Thank you again Rick for sharing your space with me.  May your light always be right.

Friday's Fab Photographer: George Stark

This week's Friday's Fab Photographer is George Stark Take it away George!

Photographing anything is my passion.

I love the rush of taking the shot and the process of sitting at the computer bringing the image to life!  I still get giddy waiting for the print to roll out of the printer.

There were so many times when I'd be driving through the countryside and see something that was a great shot, but I'd keep on driving, only to have the image haunt me forever. So I started slamming on the brakes. I consider myself to be a "Just off the Road" Photographer. Not that I have anything against hiking, but I find the majority of my shots are taken with my rear end hanging over the roadway not far from the car.

I enjoy the challenge of taking the shot at a location anyone can drive up to and finding "My Shot" in the viewfinder.

The images here were taken . . .  "Just off the Road"

Driving through Eastern Washington I hit the brakes.  My tripod was inches off the highway.
Three shot bracketed HDR, Lightroom 3,  Photomatix, and CS5.


Set up the tripod just off Hwy 101 Gold Beach, Oregon.
Slow shutter speed 0.7secs  blurring the water. Processed in Lightroom 2 and CS4.


Near a parking lot in Santa Monica, California. The wavy fence caught my eye.
A tripod, three shot bracketed HDR processed with lightroom 3,  Photomatix, CS5, and little Topaz Adjust Plug-In

On my way into a local restaurant in down town Seattle on a sunny day. The windows just caught my eye.
Leaning on a parking meter for this shot. I processed with Lightroom 3, CS5, and a little use of theTopaz Adjust Plug-in.

What I love about photography is there is always something new to learn and experience!

The next time you see that shot "Hit the Brakes

Thanks to Rick for the privilege of appearing on his Blog!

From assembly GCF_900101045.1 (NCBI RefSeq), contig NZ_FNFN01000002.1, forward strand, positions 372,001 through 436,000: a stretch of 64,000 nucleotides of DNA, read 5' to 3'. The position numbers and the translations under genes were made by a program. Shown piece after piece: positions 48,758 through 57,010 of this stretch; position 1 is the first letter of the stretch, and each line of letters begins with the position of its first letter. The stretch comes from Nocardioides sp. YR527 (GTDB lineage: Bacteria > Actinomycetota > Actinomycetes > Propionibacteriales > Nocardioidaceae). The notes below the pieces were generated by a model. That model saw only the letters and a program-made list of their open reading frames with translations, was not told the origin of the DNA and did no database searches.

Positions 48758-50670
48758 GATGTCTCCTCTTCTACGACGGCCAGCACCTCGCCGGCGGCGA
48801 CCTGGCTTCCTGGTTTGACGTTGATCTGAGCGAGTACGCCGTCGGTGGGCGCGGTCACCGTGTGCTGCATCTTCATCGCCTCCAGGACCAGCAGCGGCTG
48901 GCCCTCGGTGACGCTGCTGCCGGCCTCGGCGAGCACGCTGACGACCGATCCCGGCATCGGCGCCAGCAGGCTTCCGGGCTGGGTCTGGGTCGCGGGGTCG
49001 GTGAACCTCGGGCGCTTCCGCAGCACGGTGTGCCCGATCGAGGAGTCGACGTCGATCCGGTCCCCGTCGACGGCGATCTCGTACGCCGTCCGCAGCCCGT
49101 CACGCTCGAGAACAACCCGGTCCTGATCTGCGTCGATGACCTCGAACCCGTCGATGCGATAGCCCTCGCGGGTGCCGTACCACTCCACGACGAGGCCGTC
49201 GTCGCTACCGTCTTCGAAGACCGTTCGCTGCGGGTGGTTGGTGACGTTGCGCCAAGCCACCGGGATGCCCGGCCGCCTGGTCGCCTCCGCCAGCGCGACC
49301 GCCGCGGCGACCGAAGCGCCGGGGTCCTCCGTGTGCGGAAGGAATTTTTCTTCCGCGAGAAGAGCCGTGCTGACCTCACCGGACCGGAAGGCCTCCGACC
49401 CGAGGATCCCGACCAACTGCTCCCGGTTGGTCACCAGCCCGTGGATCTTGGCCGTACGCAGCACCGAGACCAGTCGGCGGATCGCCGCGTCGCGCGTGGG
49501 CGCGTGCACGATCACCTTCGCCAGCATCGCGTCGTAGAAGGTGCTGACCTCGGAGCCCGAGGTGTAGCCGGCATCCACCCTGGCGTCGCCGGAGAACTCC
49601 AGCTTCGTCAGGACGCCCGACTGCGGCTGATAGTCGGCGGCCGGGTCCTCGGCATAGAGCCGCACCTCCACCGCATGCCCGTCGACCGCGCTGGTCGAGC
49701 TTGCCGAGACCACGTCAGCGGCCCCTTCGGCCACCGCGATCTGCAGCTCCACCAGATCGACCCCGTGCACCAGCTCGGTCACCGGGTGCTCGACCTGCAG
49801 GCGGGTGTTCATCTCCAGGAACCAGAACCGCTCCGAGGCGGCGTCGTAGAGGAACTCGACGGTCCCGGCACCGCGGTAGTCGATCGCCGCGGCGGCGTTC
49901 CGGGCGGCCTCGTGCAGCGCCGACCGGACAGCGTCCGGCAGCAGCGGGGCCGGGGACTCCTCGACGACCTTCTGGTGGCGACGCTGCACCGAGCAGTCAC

P.S. For info on Topaz, see my Creative Plug-ins Page.

Friday's Fab Photographer: Adam Allegro

Each Friday you'll find a "Fab Photographer" here on my blog! - Rick Sammon

Thanks Rick!  It is an honor to be featured on your site!

About me: I am a 28 year old Naval Officer who is living a dream right now serving in Naples Italy. I was a 2005 graduate of the United States Naval Academy in Annapolis, Maryland where I played Division 1 basketball and received my Bachelors of Science in International Relations. I have served in Norfolk, Virginia and Pearl Harbor, Hawaii on two separate US Destroyers. 
Two years ago I bought my first DSLR and have not put it down since. Instead of focusing on one genre of photography, I have tried to expose myself to everything; Macro, Landscapes, Night, Portraits, Motion… I love it all!

All my life I have been drawn to colorful things. I try and take this approach with photography as well, focusing my attention on lively, vivid subjects. I think there is so much beauty in the world and it is best displayed in vibrant, dynamic images.

One of my favorite places to visit in Southern Italy is the beautifully preserved ruins at Ercolanu (Herculaneum). This ancient city was also covered during the massive eruption of Mount Vesuvius in 79 AD (the other city being the famous Pompeii). After waiting and waiting, I finally had a clear hallway to take the opening shot for this post. Using my Gorrilapod, I bracketed 3 photos and got exactly what I wanted.

Above: This picture was shot at night in Barcelona, Spain at the fantastic Fontana Magica (Magic Fountain). Using a 30 second exposure, I wanted to capture the soft lines of the fountain and silhouettes of tourists looking on. It came out just as I pictured. This is still one of
my favorite images.

Above: To me, this picture captures the essence of Naples, Italy. When you look beyond all the bad press this unique city generates, you can discover a place full of cuisine, culture, and history. The colorful apartment balconies were perfectly lit this day, ideal for a colorful snapshot.